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Posted Wednesday 16 August 2023
Martin Chukwu, a final year mature student shares why he chose to pursue learning disability nursing at Kingston University and how the skills and knowledge he has acquired on the course are helping him to pursue his career ambitions.
Why did you decide to study nursing at Kingston University?
I always wanted to pursue a degree in healthcare and even my friends always pointed out that they saw qualities in me which were well suited for healthcare. I applied through UCAS and was determined to get into Kingston University as I heard lots of good things about it from my friends who studied there.
Initially, I enrolled onto the adult nursing course. While studying, I noticed challenges faced by people with learning disabilities and mental health issues and conducted thorough research about learning disabilities and health inequalities. This prompted me to switch to learning disability nursing, which I have found very fulfilling.
How did you find the process of switching to another course?
Even though I anticipated some difficulties, the transition was straightforward, and I am very grateful to the staff, who made it clear that they were there to guide me through the entire process. Their encouragement and support played a significant role in my decision and made the transition as easy as possible.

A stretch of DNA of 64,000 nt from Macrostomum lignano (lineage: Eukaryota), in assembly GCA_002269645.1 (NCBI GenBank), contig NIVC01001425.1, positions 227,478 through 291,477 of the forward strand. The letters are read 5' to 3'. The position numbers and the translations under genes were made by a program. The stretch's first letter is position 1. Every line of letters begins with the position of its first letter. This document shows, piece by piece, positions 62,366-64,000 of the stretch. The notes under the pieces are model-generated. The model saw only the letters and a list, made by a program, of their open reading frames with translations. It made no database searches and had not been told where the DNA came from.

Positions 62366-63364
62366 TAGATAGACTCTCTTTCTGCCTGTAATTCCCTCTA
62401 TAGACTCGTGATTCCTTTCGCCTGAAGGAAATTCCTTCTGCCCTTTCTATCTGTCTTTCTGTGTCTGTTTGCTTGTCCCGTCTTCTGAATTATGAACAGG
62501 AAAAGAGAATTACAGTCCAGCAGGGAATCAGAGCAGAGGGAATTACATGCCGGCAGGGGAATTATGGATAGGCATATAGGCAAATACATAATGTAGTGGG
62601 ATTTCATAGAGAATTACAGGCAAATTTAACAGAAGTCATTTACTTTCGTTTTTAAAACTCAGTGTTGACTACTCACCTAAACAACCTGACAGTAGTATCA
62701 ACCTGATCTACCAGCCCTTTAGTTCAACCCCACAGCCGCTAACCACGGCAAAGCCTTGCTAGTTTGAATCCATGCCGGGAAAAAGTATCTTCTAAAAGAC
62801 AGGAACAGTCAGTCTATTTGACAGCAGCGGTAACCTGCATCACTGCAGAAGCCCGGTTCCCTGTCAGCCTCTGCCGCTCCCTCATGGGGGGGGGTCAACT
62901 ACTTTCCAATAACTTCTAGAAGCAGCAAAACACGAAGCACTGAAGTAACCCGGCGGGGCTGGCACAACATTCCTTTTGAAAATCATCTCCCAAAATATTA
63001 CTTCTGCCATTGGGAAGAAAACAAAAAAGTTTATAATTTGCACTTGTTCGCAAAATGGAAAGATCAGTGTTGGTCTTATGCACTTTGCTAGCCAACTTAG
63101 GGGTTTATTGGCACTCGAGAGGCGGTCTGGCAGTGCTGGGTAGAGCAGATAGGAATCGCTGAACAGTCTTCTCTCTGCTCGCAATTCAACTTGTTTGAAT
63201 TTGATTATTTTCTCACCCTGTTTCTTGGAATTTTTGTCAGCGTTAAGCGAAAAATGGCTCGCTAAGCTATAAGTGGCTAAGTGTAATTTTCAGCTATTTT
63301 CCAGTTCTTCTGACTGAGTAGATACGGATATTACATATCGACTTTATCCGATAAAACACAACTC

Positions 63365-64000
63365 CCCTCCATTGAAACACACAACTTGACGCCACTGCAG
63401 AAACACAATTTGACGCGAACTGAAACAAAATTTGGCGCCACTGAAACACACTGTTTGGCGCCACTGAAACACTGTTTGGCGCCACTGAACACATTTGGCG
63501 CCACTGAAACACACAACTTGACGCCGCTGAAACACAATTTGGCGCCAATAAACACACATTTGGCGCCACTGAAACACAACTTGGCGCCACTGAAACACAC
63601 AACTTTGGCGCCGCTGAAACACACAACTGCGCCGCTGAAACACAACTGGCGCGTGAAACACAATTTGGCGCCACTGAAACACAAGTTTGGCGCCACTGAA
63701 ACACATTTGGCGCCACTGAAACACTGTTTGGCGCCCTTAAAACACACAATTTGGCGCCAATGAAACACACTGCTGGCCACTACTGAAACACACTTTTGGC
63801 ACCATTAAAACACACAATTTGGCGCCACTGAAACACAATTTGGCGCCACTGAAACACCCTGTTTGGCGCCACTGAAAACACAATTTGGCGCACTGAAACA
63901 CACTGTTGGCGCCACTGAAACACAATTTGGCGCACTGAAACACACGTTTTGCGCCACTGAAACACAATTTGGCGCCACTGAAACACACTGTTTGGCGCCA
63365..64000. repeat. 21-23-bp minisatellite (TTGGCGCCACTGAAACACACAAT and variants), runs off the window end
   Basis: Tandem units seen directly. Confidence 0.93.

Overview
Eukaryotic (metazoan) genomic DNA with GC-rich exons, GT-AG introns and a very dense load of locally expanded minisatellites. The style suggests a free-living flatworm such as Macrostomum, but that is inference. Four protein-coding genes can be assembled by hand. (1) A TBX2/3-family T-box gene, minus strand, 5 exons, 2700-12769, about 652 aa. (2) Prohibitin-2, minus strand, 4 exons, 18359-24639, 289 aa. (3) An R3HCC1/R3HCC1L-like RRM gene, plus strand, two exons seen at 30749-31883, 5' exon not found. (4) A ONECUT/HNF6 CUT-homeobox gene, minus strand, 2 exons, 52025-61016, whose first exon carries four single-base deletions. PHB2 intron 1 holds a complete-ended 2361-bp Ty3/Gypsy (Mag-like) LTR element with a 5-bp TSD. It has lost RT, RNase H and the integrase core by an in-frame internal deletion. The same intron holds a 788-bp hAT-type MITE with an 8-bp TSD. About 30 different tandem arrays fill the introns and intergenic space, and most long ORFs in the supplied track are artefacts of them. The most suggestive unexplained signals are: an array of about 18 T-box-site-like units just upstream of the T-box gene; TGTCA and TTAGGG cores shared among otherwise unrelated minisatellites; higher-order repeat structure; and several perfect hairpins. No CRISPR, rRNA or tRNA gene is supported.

How do you think the knowledge you have acquired during your studies at Kingston University can help you in your future career?
The knowledge I have gained at Kingston University has given me confidence and prepared me for real-world challenges. The theoretical teaching provided a strong foundation, while practical experience has allowed me to apply what I have learnt in a real healthcare setting, which has been invaluable.
During the course I have completed around seven placements. The university was very supportive in helping me secure most of these placements, for example with Croydon University Hospital and community settings such as Merton council. The variety of placements offered a comprehensive experience to prepare us for effective practice after graduation.
As soon as I become registered as a nurse with the Nursing and Midwifery Council, I am planning to stay in the field of nursing because it has been my lifelong dream. I have got an offer for a job in mental health support services for children and adolescents with learning disabilities and autism. I plan to work in this field to provide support to individuals with learning disabilities and give back to the society.
What advice would you give to people who want to pursue learning disabilities nursing?
Learning disability nursing is a rewarding field that covers a wide range of age groups, from children to adults. The field addresses health inequalities faced by individuals with learning disabilities. It's a fantastic course because it allows you to support individuals who may not even realise they're unwell. There are abundant job opportunities in various settings such as prisons, forensics, communities, and hospitals. It's a field worth exploring for its impact and there are so many job opportunities out there for those who would like to pursue this path.